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January 2008

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On the Rise: Remaining Competitive as Creative Salaries Increase
By Eric Kimble

If you're in the creative industry, you may have a little more of the green stuff in your wallet. The Creative Group's 2008 Salary Guide shows starting salaries for advertising and marketing professionals are expected to increase.

According to the data collected for the guide, the projected rise in average starting salaries for creative folks across the United States is 5.2 percent, compared to a 4.3 percent increase projected for 2007. What's fueling the uptick in compensation? Steady demand for creative talent. Nearly half (48 percent) of advertising and marketing executives polled by our company said they have bolstered their recruiting efforts compared to a year ago.

Naturally, creative professionals with the most sought after skills will see the biggest bumps in pay. Hiring managers typically look for candidates with several years of experience. In addition, there's a strong demand for “hybrid candidates” - designers with print and online experience, for example - nationwide. And this trend is echoed in the Denver area: Companies are seeking web professionals, such as web and Flash designers, who also possess a thorough understanding of front-end development. Consequently, creatives who possess expertise in applications such as HTML, CSS and Flash ActionScript will command higher salaries.

But your skill set isn't the only factor that affects compensation. Salary levels also are dictated by where you live. A designer moving from New York City to Denver, for example, would likely receive less compensation, despite the hot job market. This is largely because the cost of living - from buying a home to purchasing groceries - in Denver is lower than in Manhattan. (The Creative Group's Salary Guide offers more information on adjusting salary ranges for various U.S. cities.)

While the rising demand for creative talent means candidates have more leverage, keep in mind that a hot market doesn't mean you'll automatically receive the compensation you desire. Whether you're interviewing for a new job or want to boost your salary in your current position, you need to polish your negotiation skills.

Negotiating Salary for a New Job

The challenge when negotiating salary for a new job is to avoid underselling yourself while not naming a figure so high that it takes you out of the running. Consult sources such as our Salary Guide and other industry surveys to determine the average pay range for your skills and experience in Denver.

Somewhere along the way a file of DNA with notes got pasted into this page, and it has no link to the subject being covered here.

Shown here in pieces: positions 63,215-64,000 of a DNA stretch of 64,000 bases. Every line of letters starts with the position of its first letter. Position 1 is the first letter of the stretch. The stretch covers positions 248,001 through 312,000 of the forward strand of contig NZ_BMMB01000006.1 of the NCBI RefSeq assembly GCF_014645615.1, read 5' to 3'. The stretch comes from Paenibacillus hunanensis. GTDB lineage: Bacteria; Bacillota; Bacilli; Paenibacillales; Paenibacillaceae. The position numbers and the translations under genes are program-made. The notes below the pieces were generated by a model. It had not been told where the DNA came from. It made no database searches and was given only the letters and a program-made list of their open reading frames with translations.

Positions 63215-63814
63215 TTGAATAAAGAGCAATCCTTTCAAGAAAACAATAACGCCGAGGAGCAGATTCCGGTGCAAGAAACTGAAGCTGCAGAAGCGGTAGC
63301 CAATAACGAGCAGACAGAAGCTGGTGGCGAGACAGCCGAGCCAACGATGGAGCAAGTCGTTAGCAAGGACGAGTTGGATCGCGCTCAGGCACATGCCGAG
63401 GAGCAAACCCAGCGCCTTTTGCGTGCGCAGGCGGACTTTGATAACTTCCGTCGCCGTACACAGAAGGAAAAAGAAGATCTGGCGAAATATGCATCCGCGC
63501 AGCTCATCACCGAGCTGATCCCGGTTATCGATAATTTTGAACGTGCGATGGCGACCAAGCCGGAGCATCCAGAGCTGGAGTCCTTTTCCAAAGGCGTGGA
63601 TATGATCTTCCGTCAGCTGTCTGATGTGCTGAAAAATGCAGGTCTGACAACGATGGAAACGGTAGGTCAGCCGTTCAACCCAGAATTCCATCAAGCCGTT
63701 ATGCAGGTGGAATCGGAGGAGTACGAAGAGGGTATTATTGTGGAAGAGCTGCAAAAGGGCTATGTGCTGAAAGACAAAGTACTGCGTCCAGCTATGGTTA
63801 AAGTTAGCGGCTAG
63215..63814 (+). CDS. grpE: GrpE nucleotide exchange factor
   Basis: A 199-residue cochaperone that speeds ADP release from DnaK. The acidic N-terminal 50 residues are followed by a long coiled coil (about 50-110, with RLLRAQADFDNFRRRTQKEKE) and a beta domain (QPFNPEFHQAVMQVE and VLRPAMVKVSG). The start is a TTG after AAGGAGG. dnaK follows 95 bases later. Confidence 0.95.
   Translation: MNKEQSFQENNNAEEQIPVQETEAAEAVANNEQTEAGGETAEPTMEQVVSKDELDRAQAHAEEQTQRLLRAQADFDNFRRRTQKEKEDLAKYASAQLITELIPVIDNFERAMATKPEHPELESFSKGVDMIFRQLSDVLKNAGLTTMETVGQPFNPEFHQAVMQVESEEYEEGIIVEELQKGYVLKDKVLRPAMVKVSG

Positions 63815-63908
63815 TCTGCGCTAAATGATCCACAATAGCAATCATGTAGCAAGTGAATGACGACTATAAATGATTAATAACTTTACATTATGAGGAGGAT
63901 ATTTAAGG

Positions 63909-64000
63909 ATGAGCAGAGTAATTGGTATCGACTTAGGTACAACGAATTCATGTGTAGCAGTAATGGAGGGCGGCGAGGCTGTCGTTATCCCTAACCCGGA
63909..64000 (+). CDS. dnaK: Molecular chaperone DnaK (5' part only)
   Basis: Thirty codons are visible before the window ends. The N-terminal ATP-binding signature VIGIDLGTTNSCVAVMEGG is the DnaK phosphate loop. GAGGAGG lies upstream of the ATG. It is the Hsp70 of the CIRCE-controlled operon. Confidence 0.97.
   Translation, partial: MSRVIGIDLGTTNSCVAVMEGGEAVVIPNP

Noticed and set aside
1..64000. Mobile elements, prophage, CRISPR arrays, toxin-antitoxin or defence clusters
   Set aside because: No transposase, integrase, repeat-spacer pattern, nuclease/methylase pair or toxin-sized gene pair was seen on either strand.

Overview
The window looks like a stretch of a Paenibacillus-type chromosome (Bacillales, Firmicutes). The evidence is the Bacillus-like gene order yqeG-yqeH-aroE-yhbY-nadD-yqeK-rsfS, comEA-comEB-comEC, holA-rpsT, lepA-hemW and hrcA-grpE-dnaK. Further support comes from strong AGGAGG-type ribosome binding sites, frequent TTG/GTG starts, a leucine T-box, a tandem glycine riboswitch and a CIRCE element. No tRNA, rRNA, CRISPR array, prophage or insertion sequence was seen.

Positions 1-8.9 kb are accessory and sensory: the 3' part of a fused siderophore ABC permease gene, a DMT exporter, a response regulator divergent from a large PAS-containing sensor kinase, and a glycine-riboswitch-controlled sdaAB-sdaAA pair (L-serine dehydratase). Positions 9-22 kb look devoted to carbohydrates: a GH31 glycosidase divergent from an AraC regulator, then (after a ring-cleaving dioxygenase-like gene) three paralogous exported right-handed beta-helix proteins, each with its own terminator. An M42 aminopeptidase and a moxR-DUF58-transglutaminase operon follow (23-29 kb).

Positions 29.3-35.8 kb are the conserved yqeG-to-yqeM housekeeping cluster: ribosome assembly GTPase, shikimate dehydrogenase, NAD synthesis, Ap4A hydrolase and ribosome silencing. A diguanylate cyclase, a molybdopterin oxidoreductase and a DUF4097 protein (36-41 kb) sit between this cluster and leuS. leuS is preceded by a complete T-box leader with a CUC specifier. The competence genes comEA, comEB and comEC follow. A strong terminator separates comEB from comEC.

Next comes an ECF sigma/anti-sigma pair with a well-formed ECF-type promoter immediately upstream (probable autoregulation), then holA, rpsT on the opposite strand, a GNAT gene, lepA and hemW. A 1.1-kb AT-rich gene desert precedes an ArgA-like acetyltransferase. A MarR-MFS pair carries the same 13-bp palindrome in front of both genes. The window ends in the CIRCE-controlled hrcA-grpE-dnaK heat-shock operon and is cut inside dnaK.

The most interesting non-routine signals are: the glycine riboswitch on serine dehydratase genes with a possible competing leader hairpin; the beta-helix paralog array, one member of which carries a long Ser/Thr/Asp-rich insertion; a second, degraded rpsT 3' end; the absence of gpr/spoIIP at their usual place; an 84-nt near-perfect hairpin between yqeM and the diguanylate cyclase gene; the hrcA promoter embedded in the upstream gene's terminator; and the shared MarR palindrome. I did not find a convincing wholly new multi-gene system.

If you're asked to name a salary range during an interview, you might simply respond by saying, “What is the typical salary range for this type of position?” Of course, seasoned interviewers are skilled in this game of cat and mouse, and you may have no choice but to provide figures. But if you're done your homework, you'll know the typical pay rates for professionals with your skills, which will help you cite a fair salary range.

Requesting a Raise

For creative and communications professionals who enjoy their jobs but feel they're making less than they should be, the question becomes, “What can I do to raise my salary?” While it's important to earn a fair wage, keep in mind that compensation is a complex issue, and money isn't the only form. You may have more vacation time than is standard, flexible work hours, or your employer might support your efforts to acquire new skills. Most salary research doesn't take into account benefits such as these. However, if you've considered your work environment, earnings and perks, and still believe you aren't adequately compensated, you need to build a case for a raise.

First, track your achievements. It's unlikely you'll automatically receive a raise simply because research suggests your earnings are below average. While the compensation information you find from researching industry sources can be a valuable tool when discussing pay adjustments, it shouldn't be your only ally. Your workplace contributions also come into play.

Create a one-page list of achievements to present to your manager when discussing salary levels. The list might include projects you managed that were on time and under budget, solutions you found to complex marketing challenges and any awards you received for your work.

Always keep the conversation with your boss professional. Asking for a raise because you need to buy a new car or save money for a child's education, for example, aren't valid reasons for your company to increase your salary. Stick to your professional merits when discussing the issue.

Finally, have a back-up plan before you approach your manager about a raise. For example, if you ask for a 10-percent pay increase and are told there's no money in the budget, you may be able to negotiate an extra week of paid vacation or more flextime. In addition, you might ask to revisit an increase in compensation in six months or a year.

It's an exciting time for creative and communications professionals. With so many job opportunities, it's a good time to make sure you're earning a salary commensurate with your skills and experience. With some research on compensation issues and thoughtful planning, you'll be best positioned to receive the pay you deserve.

Eric Kimble is division director of the Denver office of The Creative Group, a specialized staffing firm placing creative, advertising, marketing and web professionals on a project basis. To receive a complimentary copy of The Creative Group 2008 Salary Guide, please call 303.296.1010. For more information about The Creative Group, please visit www.creativegroup.com.


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